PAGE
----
LAS VEGAS, Nev. (FOX5) – For 44 years, a woman was known as Sahara Sue Doe.

A name connected to where her body was found. According to Metro Police, in August of 1979, a man walking along Sahara Avenue and Las Vegas Blvd found a body in the dirt. Her death was ruled as a homicide by the Clark County Coroner’s office and it was a never-ending task to find out who this woman was.

“Most cases were getting consumed without an answer, and so people were losing their chance to ever get justice to ever get their identity back,” said Dr. Kristen Mittelman, the Chief Development Officer for Othram lab.

Metro Police contacted Othram for help as it is a lab specifically focused on cold cases.

This case fell into Dr. Mittelman’s hands as she used DNA and other forensics to help crack the four-decade-old mystery.

“What you need to be able to see is a fifth cousin or a sixth cousin and a fourth cousin and another fourth cousin, what that allows you to do is find the most common ancestor and that’s what our genealogy team does here is pull down that family tree until you get to a specific generation,” Dr. Mittelman said.

Though they were getting closer, Dr. Mittleman said the DNA was difficult to work with.

“What was difficult about it was the way her body was left and all the non-human DNA component that was there, that had to be filtered out,” Dr. Mittelman said.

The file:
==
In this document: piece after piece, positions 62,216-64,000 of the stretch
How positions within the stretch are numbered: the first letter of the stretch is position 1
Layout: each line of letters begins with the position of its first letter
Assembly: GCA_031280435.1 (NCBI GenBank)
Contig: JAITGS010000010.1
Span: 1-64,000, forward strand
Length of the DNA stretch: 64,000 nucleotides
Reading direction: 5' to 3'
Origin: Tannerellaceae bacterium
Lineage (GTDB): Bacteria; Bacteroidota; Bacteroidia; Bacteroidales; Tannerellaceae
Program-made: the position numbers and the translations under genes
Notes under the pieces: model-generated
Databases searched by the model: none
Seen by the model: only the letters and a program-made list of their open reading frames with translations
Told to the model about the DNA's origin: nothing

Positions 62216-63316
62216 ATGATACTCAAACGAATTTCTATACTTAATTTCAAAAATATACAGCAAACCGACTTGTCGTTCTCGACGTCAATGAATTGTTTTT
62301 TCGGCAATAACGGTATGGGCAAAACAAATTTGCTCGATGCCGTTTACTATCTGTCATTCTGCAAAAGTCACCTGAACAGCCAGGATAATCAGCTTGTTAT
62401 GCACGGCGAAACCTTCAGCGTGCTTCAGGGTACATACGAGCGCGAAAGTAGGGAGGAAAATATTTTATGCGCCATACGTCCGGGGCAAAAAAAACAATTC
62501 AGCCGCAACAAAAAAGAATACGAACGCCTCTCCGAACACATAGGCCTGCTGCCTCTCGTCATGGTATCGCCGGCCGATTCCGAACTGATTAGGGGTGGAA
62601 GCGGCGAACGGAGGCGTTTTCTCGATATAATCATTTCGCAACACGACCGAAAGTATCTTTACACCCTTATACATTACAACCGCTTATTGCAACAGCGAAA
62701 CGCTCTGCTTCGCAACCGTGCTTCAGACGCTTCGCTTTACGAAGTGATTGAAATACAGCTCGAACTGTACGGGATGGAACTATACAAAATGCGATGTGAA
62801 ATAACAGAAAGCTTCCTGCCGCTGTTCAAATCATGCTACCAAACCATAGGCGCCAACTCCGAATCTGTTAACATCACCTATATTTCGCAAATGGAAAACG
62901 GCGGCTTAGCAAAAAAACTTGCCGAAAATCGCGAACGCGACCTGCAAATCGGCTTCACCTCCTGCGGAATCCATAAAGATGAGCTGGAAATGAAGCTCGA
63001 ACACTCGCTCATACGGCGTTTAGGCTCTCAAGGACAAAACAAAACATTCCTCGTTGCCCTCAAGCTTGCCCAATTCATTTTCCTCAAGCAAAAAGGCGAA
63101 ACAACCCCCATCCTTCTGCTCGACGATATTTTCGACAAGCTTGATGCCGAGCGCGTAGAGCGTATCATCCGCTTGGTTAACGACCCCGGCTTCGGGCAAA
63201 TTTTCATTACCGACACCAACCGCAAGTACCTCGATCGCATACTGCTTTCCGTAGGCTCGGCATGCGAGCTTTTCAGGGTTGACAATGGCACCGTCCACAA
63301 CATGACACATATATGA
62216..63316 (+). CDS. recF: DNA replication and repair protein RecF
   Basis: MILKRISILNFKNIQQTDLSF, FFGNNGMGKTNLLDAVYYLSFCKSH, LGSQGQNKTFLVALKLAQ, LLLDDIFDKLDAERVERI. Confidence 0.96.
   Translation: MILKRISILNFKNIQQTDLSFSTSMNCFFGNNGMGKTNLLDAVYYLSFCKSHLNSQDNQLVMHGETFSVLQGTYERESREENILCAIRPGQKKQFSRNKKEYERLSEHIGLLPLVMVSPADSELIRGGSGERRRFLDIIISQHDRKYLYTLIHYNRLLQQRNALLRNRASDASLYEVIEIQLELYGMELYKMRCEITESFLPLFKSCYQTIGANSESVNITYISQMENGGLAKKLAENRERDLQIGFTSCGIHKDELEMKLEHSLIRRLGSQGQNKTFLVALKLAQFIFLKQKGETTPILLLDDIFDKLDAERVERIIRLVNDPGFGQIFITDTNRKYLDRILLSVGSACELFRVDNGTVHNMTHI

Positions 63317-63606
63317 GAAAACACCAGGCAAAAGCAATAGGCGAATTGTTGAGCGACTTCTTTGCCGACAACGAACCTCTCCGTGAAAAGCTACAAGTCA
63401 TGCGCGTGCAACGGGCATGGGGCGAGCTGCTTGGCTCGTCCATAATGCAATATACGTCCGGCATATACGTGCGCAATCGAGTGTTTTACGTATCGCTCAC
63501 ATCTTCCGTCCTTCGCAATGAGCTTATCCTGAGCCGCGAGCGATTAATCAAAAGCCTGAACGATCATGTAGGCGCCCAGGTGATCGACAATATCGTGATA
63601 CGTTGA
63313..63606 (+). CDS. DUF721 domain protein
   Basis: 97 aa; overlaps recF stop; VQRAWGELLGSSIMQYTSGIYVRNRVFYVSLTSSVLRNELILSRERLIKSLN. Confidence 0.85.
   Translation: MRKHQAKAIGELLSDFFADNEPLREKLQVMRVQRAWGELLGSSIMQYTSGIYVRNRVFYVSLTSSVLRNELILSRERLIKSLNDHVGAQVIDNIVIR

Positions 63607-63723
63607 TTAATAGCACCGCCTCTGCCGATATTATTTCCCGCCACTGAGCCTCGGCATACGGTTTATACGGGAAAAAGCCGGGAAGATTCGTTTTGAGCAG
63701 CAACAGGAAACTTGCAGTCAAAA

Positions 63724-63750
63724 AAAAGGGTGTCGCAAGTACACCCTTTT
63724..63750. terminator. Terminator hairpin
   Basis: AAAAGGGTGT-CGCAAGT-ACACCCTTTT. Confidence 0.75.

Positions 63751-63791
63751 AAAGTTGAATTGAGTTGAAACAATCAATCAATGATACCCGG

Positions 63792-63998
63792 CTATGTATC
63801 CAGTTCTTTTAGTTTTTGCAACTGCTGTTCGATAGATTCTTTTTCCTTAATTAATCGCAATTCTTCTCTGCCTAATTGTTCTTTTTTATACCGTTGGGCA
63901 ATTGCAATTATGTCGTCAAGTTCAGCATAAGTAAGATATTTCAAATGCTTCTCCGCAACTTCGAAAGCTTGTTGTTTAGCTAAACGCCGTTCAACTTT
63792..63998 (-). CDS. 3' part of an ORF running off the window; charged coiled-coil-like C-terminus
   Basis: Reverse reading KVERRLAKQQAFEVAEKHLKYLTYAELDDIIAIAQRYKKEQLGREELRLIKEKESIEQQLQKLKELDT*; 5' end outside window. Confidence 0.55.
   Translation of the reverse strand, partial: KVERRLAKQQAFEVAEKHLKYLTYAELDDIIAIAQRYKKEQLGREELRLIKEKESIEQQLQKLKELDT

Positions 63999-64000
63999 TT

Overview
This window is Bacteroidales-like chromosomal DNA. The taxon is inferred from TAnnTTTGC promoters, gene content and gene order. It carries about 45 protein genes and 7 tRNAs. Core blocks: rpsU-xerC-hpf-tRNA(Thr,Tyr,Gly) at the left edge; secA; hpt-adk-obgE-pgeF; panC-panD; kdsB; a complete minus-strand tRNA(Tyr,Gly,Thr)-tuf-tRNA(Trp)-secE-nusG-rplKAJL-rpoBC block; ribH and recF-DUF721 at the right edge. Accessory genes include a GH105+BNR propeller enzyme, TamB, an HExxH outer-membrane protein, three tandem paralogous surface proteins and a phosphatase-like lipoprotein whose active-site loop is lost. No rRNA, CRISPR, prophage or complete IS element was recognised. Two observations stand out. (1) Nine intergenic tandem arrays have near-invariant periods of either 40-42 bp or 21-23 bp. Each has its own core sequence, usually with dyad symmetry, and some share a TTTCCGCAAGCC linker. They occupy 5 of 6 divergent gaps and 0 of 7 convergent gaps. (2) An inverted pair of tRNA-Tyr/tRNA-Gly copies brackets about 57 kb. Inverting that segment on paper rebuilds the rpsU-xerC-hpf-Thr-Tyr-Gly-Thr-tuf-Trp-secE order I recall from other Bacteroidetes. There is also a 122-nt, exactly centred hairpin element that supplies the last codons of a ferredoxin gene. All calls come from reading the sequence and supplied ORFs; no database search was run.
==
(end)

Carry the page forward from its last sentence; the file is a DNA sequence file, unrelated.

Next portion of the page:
She later uncovered that Sahara Sue Doe was, in fact, 19-year-old Gwenn Marie Story.

Police reached out to the family and confirmed Story had left Cincinnati, OH with two male friends to head to California. Those two friends returned to Ohio without her and said Story was left in Las Vegas with family.

Story was never heard from again.

“When we bring answers, they are usually not good answers it means that the person is deceased and murdered somehow,” Dr. Mittelman said.

However, those answers are necessary and solving these cases comes at a hefty price of $7,500.

“It is a lot of emotions at once,” Lydia Ansel said

Ansel and her husband Justin Woo help fund many cold cases for Othram with the help of their non-profit Vegas Justice League.

“You just start thinking of all the things that the family must be feeling of finally getting some answers, there’s never truly closure but at least you know that there’s some sort of answer and peace from that,” Ansel said.

Though Story was able to get her identity back years after she died, Metro Police still urge anyone who might know any information about this case, or the two males Story traveled with back in 1979, to call Las Vegas police.


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